Fox News thread of fine journalism


This gave me a chuckle this morning, thank you.

Matt, when was that? It makes me wonder if I got that during basic or later on while serving. I think you served around the same time as me?


It was during deployment in 2003-4. I think they only vaccinated deployed units (and it may have been only ships) because you actually present a risk to unvaccinated (for smallpox) kids for a couple of days after you get it. You’d remember if you had it. It results in a painful sore about an inch in diameter on your shoulder that eventually scabs up and leaves a scar, and it feels like you have the flu for 2-3 weeks after getting it. Many days of whole watch teams basically leaning on the equipment and groaning during watches.


Are people not routinely vaccinated for smallpox any more? I guess I just assumed that some of the dozens of vaccination shots my kids got included smallpox, like they did when I was a kid.


I found it, it sounds like I missed out, but based on that description, meh, I’m good. It also sounds like they have continued it to this day.


Because it was eradicated in the wild they don’t feel the need to.


Understandable, given how shitty the vaccination sounds! That sounds pretty awful.


Not since 1972 in the United States. It’s not a shot–it’s administered subcutaneously by dipping a needle (or other sharp instrument) in vaccine solution and then pricking your shoulder a few times.


Some kind of scarring from vaccination (either smallpox or, probably more commonly, TB) is very common in Asia.

(I don’t have one, being born in the US, but many of my schoolmates from Hong Kong and Singapore did).


Yep. My sister, 4 years older than me, has a smallpox mark on her shoulder from the vaccination. I don’t, they had quit by the time I was old enough apparently.


I have the mark on my shoulder.


My Guatemalan mother has one as well. IIRC the particular TB vaccine she had more or less lifetime-bans her from giving blood, as she’s come up TB positive ever since, or something (I’m positive I’m misremembering part of that).


Mine is on my left calf. Born in Hong Kong.


I’m old enough that I’m positive I had smallpox inoculations. And I vaguely recall getting it. But I don’t have the scar. I don’t think it’s 100% guaranteed to happen.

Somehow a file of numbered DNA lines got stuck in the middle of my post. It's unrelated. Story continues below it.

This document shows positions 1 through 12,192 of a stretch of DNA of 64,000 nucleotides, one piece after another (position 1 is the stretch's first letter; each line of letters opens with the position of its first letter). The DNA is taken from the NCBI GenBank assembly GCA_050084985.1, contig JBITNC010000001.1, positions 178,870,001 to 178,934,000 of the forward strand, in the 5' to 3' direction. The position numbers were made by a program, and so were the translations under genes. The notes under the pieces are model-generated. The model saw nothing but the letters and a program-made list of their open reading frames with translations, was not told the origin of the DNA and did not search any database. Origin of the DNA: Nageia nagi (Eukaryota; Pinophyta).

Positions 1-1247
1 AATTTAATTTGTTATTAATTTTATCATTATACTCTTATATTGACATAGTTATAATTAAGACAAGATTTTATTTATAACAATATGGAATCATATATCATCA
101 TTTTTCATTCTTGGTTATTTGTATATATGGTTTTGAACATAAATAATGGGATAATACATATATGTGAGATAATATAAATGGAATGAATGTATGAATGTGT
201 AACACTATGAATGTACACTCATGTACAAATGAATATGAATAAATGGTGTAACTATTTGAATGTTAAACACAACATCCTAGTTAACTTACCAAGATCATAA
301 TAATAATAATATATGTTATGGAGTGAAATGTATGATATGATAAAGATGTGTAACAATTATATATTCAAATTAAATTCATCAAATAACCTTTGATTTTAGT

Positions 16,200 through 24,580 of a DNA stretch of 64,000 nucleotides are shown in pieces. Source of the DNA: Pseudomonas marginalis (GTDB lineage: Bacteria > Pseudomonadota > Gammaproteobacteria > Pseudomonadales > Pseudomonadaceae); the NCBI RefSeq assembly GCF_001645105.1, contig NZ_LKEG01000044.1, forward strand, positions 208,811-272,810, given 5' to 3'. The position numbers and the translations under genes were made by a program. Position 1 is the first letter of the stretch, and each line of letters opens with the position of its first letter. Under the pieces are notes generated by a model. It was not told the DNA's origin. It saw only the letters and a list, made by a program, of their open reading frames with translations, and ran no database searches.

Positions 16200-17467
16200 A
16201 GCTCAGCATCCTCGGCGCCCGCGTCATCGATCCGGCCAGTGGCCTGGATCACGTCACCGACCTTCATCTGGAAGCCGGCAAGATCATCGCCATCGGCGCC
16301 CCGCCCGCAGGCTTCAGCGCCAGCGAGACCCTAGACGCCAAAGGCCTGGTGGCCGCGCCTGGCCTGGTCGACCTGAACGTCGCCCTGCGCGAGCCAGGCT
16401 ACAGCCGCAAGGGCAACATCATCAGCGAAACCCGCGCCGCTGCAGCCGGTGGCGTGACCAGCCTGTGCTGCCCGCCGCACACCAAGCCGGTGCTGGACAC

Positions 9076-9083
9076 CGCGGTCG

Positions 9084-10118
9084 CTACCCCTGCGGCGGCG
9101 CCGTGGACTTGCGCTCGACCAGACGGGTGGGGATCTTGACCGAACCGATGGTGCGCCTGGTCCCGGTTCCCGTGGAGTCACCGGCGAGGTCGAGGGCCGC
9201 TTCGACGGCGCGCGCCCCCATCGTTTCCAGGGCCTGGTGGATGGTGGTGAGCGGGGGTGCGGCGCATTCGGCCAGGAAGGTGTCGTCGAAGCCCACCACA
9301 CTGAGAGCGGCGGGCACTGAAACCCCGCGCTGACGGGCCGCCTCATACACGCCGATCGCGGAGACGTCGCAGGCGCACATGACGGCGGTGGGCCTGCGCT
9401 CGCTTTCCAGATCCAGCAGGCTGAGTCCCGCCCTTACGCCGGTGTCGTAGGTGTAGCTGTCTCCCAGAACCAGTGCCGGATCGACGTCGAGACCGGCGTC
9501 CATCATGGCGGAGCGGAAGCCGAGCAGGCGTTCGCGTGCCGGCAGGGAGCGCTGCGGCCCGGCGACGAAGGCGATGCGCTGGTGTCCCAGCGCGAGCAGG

Yup, me, too. A still very pronounced mark on my left deltoid.


Being old I have one as well. I don’t remember it being as bad as someone upthread mentioned though. Any idea how old most kids were when they got vaccinated back in the day?


I have a TB vaccination scar, we all got them in school, at 14 or so i guess.


My wife and I - being just shy of 50 - both have the smallpox vaccine scar. My wife’s in on her thigh while mine is on my shoulder.

I thought my kids had the scar on their thighs too, but I guess probably not. Does my not having a detailed knowledge of my daughters’ thighs make me a bad father or a good one?

And like Armondo’s Mom, I also occasionally test inconclusively positive for TB due to an odd reaction to the vaccine.

I also have chickenpox scars. Back in the day there was no standard vaccine for chickenpox of mumps, and if a kid in the neighborhood got either or those diseases, all the young parents would rush over to their house so that their young children would get it too. The logic being that chickenpox, measles and mumps were minor, one-and-done diseases if you got them as kids, but could have potentially debilitating consequences if you catch them as adults.

The past sucked a lot of the time. Stranger Things and That 70s Show kind of gloss over a lot of shit.


My wife studied in Japan, and stayed with a host family at the time. As a good host-daughter, she accompanied them on some family activities on weekends. One of these activities was visiting their grandfather in the hospital. As they went, the conversation went something like:
“Why is he in the hospital?”
“He has <translation unknown>.”

So they get the to hospital and he’s in a room off to the side somewhere with some other old men, the ward again having signs that my wife couldn’t read. They hang out for a couple of hours, and go home.

Years later, she goes to the doctor to get a blood test, and they tell her that she tested positive for TB and she’ll need a chest x-ray. As you may have guessed, the host grandfather had TB, and the room was the TB ward. The chest x-rays always come out clear, so she doesn’t have TB, but she’s been exposed to TB, and always tests positive for it, and hasn’t been able to give blood for years.


That’s terrifying!

But a fascinating story.

But terrifying!


Left shoulder for me.